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Summary 2016–17

418 GL

water for the environment delivered at this site

18 GL

water used at this site

400 GL

returned to the river as return flows

clipart representing water use


Water for the environment releaseda tick mark

Climate conditions

Wet - prolonged natural flooding in the area clipart of a drop of water


Are there works at this site? a cross mark

Works undertaken? a cross mark

Updated December 2018

Barmah-Millewa highlights for 2016–17


Natural flooding expanded the area of wet reedy floodplain, which is the preferred breeding habitat for Australian bitterns. This increased Australian bittern numbers by over 50%. It is estimated to represent around a third of the global population.


Murray cod, trout cod, golden perch and silver perch spawned in the River Murray within the Barmah–Millewa forest during spring and summer. The number of Murray cod, trout cod and golden perch were the highest recorded for 10 years.


A ‘Wetlands and Water’ day was held with the local Aboriginal community. The exchange of information and discussion about environmental priorities increased awareness of cultural considerations at the forest.  


River red gums within the forest provided great breeding habitat for 11 species of colonial waterbirds. Barmah Forest was the only location in Victoria where the Eastern great egret and intermediate egret bred.  

Past reports for Barmah Millewa

  Overall   Vegetation Fish Waterbirds Other
flood icon2016-17 A   B A A A
dry icon2015-16 B   B B A B
dry icon2014-15 B   B B A D
moderate icon2013-14 C   C D A D
moderate icon2012-13 C   C D A D
moderate wet2011-12 C   C B A D
moderate flood2010-11 B   B B D D
dry icon2009-10 C   C B D D
dry icon2008-09 D   D B D D
moderate dry2007-08 D   D B D D
dry icon2006-07 D   D B D D
dry icon Dry flood icon Very Wet
wet icon Wet moderate icon Moderate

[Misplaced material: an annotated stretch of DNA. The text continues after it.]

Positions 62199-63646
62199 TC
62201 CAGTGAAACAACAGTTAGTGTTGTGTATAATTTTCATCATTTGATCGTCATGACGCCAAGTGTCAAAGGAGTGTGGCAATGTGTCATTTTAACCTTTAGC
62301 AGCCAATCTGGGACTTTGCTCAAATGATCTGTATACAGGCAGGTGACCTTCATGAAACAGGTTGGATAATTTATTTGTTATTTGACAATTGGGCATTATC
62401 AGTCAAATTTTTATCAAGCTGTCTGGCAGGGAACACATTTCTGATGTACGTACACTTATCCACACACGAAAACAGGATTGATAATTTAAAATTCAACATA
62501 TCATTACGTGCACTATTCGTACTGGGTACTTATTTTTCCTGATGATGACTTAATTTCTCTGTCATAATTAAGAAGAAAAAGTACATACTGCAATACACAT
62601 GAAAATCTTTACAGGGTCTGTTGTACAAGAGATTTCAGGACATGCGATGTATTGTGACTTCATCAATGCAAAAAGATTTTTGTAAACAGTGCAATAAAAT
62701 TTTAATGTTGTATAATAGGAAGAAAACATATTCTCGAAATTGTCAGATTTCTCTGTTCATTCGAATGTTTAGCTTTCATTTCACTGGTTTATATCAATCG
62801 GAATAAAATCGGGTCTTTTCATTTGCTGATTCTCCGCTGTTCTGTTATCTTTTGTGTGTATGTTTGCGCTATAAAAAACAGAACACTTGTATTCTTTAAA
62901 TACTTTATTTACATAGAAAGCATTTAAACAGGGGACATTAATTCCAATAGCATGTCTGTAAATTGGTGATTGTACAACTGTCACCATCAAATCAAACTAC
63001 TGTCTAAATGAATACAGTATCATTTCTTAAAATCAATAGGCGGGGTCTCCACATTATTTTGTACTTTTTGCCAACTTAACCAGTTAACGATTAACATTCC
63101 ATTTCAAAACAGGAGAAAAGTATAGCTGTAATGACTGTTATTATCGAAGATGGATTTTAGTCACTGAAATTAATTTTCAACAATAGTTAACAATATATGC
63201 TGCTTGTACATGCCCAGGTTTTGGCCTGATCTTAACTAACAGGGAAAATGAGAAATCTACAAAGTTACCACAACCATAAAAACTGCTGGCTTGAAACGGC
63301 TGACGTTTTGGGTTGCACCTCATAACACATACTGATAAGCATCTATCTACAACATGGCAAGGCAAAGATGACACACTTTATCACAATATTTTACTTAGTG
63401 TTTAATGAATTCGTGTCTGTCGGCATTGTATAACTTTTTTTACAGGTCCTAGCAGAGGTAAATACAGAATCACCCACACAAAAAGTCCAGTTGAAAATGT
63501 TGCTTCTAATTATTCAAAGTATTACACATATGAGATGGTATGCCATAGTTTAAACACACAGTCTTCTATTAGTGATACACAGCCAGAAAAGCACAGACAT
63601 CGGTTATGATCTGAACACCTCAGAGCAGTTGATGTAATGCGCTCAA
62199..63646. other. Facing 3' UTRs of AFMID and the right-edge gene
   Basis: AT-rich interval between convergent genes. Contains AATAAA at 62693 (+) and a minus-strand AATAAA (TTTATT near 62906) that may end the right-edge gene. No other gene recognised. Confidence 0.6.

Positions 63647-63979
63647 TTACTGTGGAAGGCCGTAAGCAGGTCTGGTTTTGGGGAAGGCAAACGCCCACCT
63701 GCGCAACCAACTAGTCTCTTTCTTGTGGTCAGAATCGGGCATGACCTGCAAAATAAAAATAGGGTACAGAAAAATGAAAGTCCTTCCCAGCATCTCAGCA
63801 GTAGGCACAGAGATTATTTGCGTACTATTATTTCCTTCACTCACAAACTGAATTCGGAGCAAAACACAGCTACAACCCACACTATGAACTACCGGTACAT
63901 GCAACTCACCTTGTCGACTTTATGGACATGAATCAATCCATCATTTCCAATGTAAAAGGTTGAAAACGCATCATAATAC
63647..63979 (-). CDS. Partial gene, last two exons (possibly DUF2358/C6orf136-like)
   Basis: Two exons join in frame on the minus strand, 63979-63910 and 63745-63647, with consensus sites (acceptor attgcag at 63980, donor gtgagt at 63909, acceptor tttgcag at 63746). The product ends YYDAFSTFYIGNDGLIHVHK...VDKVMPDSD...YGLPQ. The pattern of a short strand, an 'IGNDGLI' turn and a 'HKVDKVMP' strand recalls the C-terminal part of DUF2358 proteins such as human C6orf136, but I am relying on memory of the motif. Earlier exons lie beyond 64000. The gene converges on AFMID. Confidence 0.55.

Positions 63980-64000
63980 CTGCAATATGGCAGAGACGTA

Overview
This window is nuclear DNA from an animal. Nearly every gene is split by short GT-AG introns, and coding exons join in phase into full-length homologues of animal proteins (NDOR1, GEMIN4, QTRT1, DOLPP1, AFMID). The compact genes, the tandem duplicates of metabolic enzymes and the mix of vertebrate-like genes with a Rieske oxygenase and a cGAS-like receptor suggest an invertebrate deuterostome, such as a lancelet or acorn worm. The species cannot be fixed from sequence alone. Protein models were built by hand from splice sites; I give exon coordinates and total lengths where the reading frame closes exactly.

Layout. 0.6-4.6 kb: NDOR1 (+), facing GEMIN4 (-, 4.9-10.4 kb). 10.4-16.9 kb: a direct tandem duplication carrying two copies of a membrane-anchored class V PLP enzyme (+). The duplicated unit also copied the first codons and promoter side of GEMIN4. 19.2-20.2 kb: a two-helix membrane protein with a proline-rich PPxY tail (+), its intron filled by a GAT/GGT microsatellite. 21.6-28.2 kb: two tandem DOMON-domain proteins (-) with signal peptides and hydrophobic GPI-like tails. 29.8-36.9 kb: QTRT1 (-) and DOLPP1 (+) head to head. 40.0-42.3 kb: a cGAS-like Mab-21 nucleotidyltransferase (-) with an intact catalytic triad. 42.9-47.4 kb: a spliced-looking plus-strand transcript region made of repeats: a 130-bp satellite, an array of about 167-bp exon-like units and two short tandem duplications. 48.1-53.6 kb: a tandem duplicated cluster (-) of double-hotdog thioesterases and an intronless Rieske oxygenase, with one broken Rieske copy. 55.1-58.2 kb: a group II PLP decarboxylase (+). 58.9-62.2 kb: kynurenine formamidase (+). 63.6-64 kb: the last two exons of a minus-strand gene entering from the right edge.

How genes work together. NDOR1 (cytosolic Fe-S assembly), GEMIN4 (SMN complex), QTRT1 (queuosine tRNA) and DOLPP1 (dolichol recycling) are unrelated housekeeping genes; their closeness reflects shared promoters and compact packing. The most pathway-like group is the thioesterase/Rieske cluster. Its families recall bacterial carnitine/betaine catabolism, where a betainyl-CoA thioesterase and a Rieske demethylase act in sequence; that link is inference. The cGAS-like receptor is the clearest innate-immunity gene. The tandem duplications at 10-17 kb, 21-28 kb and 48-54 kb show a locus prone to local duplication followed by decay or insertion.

Each year, water is released into the environment depending on the climatic conditions. See the outcomes of water over time for a long-term view of how natural and released water affects the health of rivers.

a map of the Murray-Darling Basin see-our-progress MURRAY RIVER ADELAIDE Koondrook-Perricoota Forest Deniliquin Goolwa SOUTHAUSTRALIA VICTORIA NEW SOUTH WALES Barmah-Millewa Forest Hattah Lakes Lower Lakes, Coorong &Murray Mouth GunbowerForest Lindsay, Mulcra & Wallpolla Islands Blanchetown Mildura Swan Hill Albury-Wodonga Echuca ChowillaFloodplains

Current activities

Regulators (weir-like structures) opened in Winter 2017 and 2018 to allow water to pass from the Murray River into the forest through a network of creeks.

This mimics a natural flow pattern allowing water to rise and fall naturally through the forest creeks. Murray cod have been using these creeks to move between the forests and the Murray River access habitat for feeding and breeding.

Monitoring is showing us that vegetation is in better health at sites that receive water for the environment. Delivering water also helps out native plants by drowning invasive species that aren’t suited to wetland conditions.

Moira grass and endangered river swamp wallaby grass increased in cover last year. It is  thriving in fenced areas where there is no grazing by feral horses.


Aerial view of Barmah Lake
Aerial view of Barmah Lake
Cucumber Gully
Cucumber Gully
Murray River near Gulf regulators
Murray River near Gulf regulators
Rufous Night Heron caught by trail cameras, Boals Deadwoods
Rufous Night Heron caught by trail cameras, Boals Deadwoods
Moira Grass
Moira Grass